*When possible, refer all matters to committees, for “further study and consideration.” Attempt to make the committee as large as possible — never less than five.
*Bring up irrelevant issues as frequently as possible.
*Haggle over precise wordings of communications, minutes, resolutions.
*Refer back to matters decided upon at the last meeting and attempt to re-open the question of the advisability of that decision.
*Advocate “caution.” Be “reasonable” and urge your fellow-conferees to be “reasonable” and avoid haste which might result in embarrassments or difficulties later on.
*In making work assignments, always sign out the unimportant jobs first. See that important jobs are assigned to inefficient workers.
*Insist on perfect work in relatively unimportant products; send back for refinishing those which have the least flaw.
*To lower morale and with it, production, be pleasant to inefficient workers; give them undeserved promotions.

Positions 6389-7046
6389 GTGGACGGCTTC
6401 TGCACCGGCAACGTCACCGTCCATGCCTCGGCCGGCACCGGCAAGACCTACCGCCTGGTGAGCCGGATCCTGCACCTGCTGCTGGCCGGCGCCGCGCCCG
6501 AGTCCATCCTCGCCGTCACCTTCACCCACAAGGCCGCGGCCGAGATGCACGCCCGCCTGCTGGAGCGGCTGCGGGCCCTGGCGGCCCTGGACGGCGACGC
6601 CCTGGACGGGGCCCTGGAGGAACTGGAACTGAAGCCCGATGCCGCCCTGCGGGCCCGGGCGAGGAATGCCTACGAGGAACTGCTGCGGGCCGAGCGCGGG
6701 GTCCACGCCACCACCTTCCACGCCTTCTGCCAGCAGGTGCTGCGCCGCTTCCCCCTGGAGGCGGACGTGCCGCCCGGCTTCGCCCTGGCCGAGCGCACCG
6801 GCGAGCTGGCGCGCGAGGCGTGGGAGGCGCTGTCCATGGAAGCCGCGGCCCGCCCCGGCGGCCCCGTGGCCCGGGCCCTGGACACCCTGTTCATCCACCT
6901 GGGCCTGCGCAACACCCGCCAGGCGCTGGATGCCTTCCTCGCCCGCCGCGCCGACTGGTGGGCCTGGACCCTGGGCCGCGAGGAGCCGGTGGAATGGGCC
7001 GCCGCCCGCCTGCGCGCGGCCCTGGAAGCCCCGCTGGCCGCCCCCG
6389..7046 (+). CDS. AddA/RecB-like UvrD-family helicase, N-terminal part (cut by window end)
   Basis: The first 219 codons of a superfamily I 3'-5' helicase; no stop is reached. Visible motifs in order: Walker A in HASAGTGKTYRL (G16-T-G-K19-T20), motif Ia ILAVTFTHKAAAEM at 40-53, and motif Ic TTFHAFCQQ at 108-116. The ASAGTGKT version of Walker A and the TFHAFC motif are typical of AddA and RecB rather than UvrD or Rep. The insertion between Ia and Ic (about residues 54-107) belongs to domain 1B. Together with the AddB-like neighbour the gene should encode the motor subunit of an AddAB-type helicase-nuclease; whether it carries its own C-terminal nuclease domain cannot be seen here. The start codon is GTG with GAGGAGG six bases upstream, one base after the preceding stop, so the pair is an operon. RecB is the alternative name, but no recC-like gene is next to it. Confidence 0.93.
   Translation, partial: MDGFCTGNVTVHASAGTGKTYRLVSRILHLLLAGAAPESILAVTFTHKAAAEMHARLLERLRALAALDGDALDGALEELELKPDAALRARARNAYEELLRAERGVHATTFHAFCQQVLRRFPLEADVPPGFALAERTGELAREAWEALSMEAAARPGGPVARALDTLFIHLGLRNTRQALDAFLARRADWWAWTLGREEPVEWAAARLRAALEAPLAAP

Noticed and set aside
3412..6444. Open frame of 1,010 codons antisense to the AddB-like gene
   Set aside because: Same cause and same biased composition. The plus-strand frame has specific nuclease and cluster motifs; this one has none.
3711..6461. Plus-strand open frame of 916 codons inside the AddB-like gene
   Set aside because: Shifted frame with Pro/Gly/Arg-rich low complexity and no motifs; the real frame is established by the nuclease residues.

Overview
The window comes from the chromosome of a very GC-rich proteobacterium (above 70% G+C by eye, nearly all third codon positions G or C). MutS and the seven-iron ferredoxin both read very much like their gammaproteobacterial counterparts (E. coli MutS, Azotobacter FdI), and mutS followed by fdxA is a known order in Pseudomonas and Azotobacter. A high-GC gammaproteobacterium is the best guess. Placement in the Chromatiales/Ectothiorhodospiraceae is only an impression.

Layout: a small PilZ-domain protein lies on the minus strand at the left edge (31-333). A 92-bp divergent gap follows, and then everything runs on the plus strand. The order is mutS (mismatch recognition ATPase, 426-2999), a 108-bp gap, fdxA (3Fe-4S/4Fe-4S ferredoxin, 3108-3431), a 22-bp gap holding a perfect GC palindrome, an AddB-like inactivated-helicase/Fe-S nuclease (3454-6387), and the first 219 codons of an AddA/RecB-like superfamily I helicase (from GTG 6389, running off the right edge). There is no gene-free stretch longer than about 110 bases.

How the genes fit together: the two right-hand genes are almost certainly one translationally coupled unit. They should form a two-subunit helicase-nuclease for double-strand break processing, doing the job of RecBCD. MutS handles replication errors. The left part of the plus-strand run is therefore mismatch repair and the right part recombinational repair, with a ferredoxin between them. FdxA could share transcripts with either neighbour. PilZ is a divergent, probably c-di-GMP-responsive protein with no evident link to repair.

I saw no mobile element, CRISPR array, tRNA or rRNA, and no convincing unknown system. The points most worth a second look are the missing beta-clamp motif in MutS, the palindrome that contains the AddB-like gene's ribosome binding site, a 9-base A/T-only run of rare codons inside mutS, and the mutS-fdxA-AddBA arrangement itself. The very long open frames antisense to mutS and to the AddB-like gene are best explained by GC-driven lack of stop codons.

*Hold conferences when there is more critical work to be done.
*Multiply the procedures and clearances involved in issuing instructions, pay checks, and so on. See that three people have to approve everything where one would do.
*Contrive as many interruptions to your work as you can.
*Do your work poorly and blame it on bad tools, machinery, or equipment. Complain that these things are preventing you from doing your job right.
*Never pass on your skill and experience to a new or less skillful worker.
12/4/15, 11:32 AM
12/4/15, 12:09 PM
Shane W said...
here are what I perceive to be Canadian strengths (generalities, of course):
higher social trust--few, if any, prepaid gas pumps, for example. People are willing to inconvenience themselves to help their neighbour, and, likewise, their neighbours are willing to help them. Along the same lines, there's more adherence to traditions of manners & hospitality. In the true, Burkean sense of the word, Canadians are conservative, and haven't lost as much of their social cohesion as the US. Where I'm from, people are baffled or downright suspicious if you offer to help them, they think you are expecting payment for services rendered. It really has people here flummoxed. Likewise, if you ask for or need help, expect others to disappear immediately--NO ONE will help you if you are in need, and they flee at the least indication you might in any way inconvenience them. People here are PETRIFIED others will take advantage of them. Keep in mind, I live in the South, which, traditionally always prided itself on its manners & hospitality.